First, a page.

24-Hydroxycholesterol is a substrate for hepatic cholesterol 7 alpha-hydroxylase (CYP7A)
2000 (English)In: Journal of Lipid Research, ISSN 0022-2275, E-ISSN 1539-7262, Vol. 41, no 10, 1629-1639 p.Article in journal (Refereed) Published
(24S)-Hydroxycholesterol is formed from cholesterol in the brain and is important for cholesterol homeostasis in this organ. Elimination of (24S)-hydroxycholesterol has been suggested to occur in the liver but little is known about the metabolism of this oxysterol. In the present investigation, we report formation of 7alpha, 24-dihydroxycholesterol in pig and human liver. 7alpha-hydroxylase activity toward both isomers of 24-hydroxycholesterol [(24S) and (24R)] was found in a partially purified and reconstituted cholesterol 7alpha-hydroxylase (CYP7A) enzyme fraction from pig liver microsomes. In contrast, a purified enzyme fraction of pig liver oxysterol 7alpha-hydroxylase with high activity toward 27-hydroxycholesterol did not show any detectable activity toward 24-hydroxycholesterol. 7alpha-Hydroxylation of 24-hydroxycholesterol was strongly inhibited by 7-oxocholesterol, a known inhibitor of CYP7A. Human CYP7A, recombinantly expressed in Escherichia coli and in simian COS cells, showed 7alpha-hydroxylase activity toward both cholesterol and the two isomers of 24-hydroxycholesterol, with a preference for the (24S)-isomer. Our results show that 24-hydroxycholesterol is metabolized by CYP7A, an enzyme previously considered to be specific for cholesterol and cholestanol and not active toward oxysterols. Because CYP7A is the rate-limiting enzyme in the major pathway of bile acid biosynthesis, the possibility is discussed that at least part of the 24-hydroxycholesterol is converted into 7alpha-hydroxylated bile acids by the enzymes involved in the normal biosynthesis of bile acids.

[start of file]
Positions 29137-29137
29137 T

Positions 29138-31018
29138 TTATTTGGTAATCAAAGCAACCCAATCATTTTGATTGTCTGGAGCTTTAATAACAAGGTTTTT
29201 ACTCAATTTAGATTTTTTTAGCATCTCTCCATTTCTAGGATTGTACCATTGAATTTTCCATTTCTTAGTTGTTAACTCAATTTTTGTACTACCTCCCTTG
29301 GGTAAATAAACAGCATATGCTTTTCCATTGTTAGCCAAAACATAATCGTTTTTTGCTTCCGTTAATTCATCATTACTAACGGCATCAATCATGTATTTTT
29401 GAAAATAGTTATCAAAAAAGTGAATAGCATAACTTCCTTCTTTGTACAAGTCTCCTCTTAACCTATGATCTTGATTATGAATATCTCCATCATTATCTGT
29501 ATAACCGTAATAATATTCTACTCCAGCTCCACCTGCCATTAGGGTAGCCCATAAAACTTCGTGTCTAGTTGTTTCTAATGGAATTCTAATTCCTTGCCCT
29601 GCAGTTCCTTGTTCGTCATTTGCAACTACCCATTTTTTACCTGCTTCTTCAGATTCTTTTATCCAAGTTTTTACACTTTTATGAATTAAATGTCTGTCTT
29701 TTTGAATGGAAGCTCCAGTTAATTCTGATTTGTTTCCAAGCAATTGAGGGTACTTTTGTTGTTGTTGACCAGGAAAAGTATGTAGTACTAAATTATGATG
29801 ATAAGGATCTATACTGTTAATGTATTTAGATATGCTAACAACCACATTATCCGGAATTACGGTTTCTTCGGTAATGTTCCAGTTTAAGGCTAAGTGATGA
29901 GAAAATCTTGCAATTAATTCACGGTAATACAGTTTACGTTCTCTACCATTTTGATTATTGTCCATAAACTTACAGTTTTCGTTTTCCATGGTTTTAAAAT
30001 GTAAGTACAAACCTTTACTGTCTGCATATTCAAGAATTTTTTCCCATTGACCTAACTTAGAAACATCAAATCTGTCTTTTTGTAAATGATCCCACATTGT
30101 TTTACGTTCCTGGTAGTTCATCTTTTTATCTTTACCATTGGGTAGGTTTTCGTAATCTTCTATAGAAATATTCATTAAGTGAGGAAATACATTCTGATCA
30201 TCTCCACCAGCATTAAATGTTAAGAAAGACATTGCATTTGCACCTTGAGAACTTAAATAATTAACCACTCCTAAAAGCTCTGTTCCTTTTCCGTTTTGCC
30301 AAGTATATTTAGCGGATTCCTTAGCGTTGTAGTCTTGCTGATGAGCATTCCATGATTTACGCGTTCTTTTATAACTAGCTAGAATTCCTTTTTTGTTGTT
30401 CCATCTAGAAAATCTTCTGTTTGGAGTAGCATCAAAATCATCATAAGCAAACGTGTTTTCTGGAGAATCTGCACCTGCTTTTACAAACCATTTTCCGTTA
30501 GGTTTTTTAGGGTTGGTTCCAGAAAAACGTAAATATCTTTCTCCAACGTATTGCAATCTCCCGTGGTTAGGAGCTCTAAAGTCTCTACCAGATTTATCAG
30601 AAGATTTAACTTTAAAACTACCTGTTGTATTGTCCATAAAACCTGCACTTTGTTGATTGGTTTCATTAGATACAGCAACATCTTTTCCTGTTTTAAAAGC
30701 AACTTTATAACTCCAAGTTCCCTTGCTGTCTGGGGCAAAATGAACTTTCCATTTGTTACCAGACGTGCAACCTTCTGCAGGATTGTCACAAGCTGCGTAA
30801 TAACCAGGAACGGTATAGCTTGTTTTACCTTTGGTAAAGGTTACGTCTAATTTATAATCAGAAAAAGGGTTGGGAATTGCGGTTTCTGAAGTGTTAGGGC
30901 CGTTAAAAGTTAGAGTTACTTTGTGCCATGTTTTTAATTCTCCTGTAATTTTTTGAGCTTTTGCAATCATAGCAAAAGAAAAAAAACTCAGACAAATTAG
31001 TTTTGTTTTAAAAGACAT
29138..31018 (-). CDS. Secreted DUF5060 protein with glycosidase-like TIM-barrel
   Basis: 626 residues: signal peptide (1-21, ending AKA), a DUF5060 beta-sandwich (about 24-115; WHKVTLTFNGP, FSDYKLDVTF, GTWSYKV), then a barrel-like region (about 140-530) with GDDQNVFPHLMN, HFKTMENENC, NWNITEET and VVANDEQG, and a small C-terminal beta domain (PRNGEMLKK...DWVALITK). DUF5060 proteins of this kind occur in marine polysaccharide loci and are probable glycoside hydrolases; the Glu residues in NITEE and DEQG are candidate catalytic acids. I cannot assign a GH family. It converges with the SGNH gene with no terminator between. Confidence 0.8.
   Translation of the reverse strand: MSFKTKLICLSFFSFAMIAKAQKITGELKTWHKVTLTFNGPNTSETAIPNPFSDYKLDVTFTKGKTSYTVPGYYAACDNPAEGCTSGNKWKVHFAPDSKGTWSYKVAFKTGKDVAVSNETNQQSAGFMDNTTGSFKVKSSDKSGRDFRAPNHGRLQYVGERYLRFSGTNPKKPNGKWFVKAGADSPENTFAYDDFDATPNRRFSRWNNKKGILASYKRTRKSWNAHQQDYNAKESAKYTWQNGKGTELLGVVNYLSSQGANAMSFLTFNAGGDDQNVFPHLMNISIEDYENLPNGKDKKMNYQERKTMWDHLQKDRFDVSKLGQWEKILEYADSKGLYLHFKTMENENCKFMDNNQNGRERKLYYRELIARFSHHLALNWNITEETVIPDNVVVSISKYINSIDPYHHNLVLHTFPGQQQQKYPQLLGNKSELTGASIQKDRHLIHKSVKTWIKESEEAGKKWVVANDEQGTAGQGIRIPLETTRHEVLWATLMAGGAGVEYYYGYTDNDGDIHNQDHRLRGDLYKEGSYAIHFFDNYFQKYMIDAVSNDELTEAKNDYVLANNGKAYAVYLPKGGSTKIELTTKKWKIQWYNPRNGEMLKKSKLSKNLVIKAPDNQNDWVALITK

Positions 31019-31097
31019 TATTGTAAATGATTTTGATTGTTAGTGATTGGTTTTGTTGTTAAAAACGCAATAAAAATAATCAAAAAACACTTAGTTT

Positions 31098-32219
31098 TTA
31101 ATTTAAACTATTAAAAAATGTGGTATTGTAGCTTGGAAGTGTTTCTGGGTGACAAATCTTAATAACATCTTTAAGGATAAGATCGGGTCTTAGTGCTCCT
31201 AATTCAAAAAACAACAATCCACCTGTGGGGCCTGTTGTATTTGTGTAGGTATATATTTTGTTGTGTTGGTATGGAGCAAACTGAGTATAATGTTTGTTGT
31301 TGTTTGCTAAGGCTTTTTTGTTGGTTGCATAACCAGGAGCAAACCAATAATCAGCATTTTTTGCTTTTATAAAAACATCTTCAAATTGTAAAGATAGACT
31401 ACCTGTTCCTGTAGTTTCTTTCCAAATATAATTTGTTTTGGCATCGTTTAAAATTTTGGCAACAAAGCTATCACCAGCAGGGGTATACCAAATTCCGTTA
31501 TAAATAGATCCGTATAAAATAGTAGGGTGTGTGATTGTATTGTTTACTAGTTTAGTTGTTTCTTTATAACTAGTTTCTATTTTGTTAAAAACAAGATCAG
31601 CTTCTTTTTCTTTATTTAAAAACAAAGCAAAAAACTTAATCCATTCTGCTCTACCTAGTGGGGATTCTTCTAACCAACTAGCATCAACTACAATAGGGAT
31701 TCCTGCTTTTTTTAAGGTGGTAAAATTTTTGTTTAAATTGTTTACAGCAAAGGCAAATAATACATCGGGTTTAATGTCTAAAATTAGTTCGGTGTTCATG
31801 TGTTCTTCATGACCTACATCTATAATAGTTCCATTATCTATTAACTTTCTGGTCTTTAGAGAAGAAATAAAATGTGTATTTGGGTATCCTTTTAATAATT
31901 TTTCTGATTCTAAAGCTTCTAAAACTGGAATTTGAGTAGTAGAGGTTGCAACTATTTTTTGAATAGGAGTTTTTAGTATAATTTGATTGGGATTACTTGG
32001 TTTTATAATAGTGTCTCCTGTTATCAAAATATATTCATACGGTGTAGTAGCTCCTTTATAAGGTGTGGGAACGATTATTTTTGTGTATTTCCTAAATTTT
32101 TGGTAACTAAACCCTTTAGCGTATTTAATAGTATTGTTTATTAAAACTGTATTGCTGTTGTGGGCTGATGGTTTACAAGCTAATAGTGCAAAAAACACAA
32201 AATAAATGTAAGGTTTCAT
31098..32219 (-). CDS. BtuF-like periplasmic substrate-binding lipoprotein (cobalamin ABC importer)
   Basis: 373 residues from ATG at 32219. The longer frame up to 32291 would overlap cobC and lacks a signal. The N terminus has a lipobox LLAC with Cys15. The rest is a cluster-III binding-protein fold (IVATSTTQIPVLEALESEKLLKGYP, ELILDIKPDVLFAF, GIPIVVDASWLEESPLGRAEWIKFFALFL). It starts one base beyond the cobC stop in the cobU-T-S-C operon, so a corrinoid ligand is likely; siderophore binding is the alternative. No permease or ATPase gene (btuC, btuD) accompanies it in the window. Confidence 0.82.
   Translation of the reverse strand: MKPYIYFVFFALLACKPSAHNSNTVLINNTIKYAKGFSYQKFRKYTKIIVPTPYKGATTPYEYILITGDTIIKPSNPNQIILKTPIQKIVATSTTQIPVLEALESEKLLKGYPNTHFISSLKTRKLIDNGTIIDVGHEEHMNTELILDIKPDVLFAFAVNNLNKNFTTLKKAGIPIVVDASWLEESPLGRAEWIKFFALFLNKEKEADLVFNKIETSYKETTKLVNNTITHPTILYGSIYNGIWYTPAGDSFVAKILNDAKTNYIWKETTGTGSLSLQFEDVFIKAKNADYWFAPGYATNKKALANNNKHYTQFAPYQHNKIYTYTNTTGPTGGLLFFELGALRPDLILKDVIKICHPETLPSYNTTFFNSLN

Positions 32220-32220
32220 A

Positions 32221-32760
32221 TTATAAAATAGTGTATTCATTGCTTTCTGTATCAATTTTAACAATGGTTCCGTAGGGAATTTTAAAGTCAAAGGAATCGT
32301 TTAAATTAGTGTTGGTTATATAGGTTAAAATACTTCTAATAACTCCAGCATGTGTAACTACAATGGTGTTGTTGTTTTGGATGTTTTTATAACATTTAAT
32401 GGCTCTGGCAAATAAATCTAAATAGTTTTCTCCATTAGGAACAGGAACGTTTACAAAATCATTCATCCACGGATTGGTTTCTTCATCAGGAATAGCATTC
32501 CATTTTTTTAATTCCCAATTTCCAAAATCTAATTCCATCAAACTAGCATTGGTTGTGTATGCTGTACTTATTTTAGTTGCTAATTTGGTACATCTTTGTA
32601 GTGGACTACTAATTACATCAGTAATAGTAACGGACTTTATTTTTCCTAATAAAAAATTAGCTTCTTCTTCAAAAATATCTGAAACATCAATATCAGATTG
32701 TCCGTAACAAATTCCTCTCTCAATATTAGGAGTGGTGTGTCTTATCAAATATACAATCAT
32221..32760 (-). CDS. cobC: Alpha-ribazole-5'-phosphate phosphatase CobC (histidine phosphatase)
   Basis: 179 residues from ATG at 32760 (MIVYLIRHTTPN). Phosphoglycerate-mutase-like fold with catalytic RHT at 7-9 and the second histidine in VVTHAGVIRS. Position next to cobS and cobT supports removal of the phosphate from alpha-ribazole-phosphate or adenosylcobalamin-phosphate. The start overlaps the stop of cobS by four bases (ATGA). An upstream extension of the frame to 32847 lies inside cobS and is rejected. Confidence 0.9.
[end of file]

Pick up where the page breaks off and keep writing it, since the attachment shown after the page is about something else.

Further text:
Place, publisher, year, edition, pages
2000. Vol. 41, no 10, 1629-1639 p.
hepatic metabolism, oxysterols, cholesterol, cytochrome P-450, bile acid biosynthesis
IdentifiersURN: urn:nbn:se:uu:diva-50844ISI: 000089667800011PubMedID: 11013305OAI: oai:DiVA.org:uu-50844DiVA: diva2:78753